ON THE 37TH ANNIVERSARY OF THE DECLARATION OF MARTIAL LAW IN THE PHILIPPINES, FILIPINA/O YOUTH & STUDENTS ARE VOCAL AS EVER AGAINST OPPRESSION.

For Immediate Release

Reference: Ryan Leano, Secretary General, SanDiwa National Alliance of Fil-Am Youth
Contact: sandiwa.national@gmail.com

ON THE 37TH ANNIVERSARY OF THE DECLARATION OF MARTIAL LAW IN THE PHILIPPINES, FILIPINA/O YOUTH & STUDENTS ARE VOCAL AS EVER AGAINST OPPRESSION.

September 21, 1972, is a day that the Filipina/o people bitterly remember as the day their freedom was suppressed by then President Ferdinand Marcos. Marcos declared the Philippines placed under martial law, an abuse of power he exercised to silence his critics and suppress the opposition. Marcos ruled the Philippines with an iron fist for the subsequent years until his downfall in 1986, when the people rose up against his brutal dictatorship and ousted him from office. The years during his rule are remembered a dark period in Philippine history, when human rights violations ran rampant, which included, but limited to, enforced disappearances, arrests based on trumped up charges, torture, and extrajudicial killings.

In the years leading up to the declaration of martial law, Marcos was facing a growing opposition for a failing Philippine economy, riddled with government graft and corruption. Among the many criticisms of his administration was also a failing education system, during which the Philippine youth and student population grew restless and began massive organizing to demand education reforms. Youth and students held massive rallies, some having up to 50,000 participants. The youth and students were among those in the forefront of this opposition, during a period of time known as the First Quarter Storm. Massive oppositions from the youth and students, as well as the poor and working class, are what led Marcos to violently retaliate by declaring martial law, fearful that his power over the people was waning.

37 years later, we are seeing striking similarities. Current President Gloria Macapagal Arroyo (GMA) is also facing massive opposition from the Philippine people. Her administration has also faced several charges of graft and corruption, as well as over 1,000 cases of human rights violations, the same brutal power tactics of Marcos that the GMA administration is seemingly trying to emulate. Again, the youth and students are among the forefront of the opposition, this time against GMA.

In May 2009, Melissa Roxas, a Filipina American student and human rights activist, was abducted along with two companions while doing volunteer medical work in the Philippines by elements believed to be the Philippine military. After being brutally tortured for five days, she resurfaced and returned to the safety of her family in the United States. However, instead of quietly accepting this injustice, she courageously returned to the Philippines to speak out and seek justice for these atrocities, not just for her, but for all victims of human rights violations under GMA. In August 2009, about 200 youth and students conducted a rally in front of Malacañang Palace to express their outrage and disgust over the expensive international trips of Arroyo and her large entourage, prime examples of the President’s insensitivity towards the majority of Philippines who live in immense hunger and poverty. This raises the question of how much of the people’s money is being used to fund these excesses. The youth and student rallyists were met with indiscriminant and arbitrary arrests, as well as brutal physical injuries at the hands of the Philippine police.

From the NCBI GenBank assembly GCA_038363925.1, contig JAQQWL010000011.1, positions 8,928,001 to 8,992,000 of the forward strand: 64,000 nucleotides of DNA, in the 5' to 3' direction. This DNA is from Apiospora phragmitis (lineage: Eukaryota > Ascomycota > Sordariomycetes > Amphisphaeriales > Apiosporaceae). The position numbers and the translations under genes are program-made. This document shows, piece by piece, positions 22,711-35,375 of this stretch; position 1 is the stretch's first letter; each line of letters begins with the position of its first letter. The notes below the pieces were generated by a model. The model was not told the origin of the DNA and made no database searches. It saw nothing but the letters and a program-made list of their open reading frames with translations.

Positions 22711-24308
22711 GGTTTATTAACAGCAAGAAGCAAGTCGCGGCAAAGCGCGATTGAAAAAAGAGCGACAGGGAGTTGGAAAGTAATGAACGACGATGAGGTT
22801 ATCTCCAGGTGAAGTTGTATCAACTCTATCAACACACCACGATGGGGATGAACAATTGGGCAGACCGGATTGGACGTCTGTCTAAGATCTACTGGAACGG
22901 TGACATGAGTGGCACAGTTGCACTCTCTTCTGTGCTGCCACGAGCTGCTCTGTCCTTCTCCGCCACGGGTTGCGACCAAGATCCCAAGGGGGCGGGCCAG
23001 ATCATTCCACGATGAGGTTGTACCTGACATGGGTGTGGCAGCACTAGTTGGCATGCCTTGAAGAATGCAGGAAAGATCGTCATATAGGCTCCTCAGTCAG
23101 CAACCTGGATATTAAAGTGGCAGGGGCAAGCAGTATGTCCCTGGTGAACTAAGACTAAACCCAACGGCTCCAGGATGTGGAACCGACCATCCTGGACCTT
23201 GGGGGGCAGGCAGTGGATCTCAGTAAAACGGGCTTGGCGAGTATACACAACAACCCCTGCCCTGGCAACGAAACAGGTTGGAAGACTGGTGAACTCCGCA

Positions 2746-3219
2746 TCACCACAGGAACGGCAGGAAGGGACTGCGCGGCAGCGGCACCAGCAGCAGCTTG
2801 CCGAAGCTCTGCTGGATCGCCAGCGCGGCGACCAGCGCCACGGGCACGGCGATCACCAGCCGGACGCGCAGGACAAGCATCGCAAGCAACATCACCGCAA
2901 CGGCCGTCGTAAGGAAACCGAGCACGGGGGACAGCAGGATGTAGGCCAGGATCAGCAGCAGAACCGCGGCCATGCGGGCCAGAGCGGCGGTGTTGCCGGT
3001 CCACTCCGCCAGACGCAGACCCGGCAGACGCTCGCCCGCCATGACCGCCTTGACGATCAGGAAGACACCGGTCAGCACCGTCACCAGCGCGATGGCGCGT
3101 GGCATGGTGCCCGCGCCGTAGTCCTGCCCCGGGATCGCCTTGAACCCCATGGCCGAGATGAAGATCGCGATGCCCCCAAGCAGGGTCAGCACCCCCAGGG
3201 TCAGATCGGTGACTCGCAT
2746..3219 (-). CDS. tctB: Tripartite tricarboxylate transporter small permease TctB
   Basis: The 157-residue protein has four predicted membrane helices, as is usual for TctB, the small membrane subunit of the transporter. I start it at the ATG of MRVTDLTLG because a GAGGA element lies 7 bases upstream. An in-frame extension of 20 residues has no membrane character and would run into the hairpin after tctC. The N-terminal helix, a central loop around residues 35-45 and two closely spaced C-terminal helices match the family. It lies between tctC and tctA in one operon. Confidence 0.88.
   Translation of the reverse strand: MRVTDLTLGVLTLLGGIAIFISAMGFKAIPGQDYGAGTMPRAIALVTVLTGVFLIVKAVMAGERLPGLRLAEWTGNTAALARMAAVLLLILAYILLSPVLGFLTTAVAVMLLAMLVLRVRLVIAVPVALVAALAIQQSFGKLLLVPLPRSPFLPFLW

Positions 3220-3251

The SanDiwa National Alliance of Fil-Am youth joins with their fellow youth and student kababayans in the Philippines and Filipina/os worldwide in remembering the dark and brutal days of martial law, and the conditions of today that are strikingly similar. We recognize that it is because of oppressive regimes like those of Marcos and GMA that thousands of Filipina/os were and are forced to make the choice to leave the Philippines. Because of massive unemployment and poverty in the Philippines, many Filipina/os immigrated to other countries like the United States, which has the largest Filipina/o population outside of the Philippines. It is also because of oppression that a massive resistance was fomented, which ousted the Marcos dictatorship in the People Power uprising in 1986. And with the current state of “undeclared martial law” in the Philippines under the GMA administration, the youth and student opposition is as strong as ever. We will never forget the dark days of martial law and the many Filipina/os who suffered and died during this period. We will never forget the victims of the current brutal regime of GMA. And with the power of our youth voice, we will continue fighting until declared and “undeclared” martial law is “never again.”

SanDiwa, the youth and students arm of the National Alliance for Filipino Concerns (NAFCON), is a national alliance of youth, students, and community youth organizations, united to (re)educate, celebrate, and advocate for issues that affect our Filipino communities in the United States and in the Philippines. As an alliance, we seek to work cross-culturally in reclaiming our humanity and to work collaboratively with “other” minority groups to protect the rights and welfare of young Filipinos all over the United States.

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One Response to “ON THE 37TH ANNIVERSARY OF THE DECLARATION OF MARTIAL LAW IN THE PHILIPPINES, FILIPINA/O YOUTH & STUDENTS ARE VOCAL AS EVER AGAINST OPPRESSION.”

  1. Sounds like a great organization. Grass roots organizations like this are needed to fight government corruption in the Philippines.

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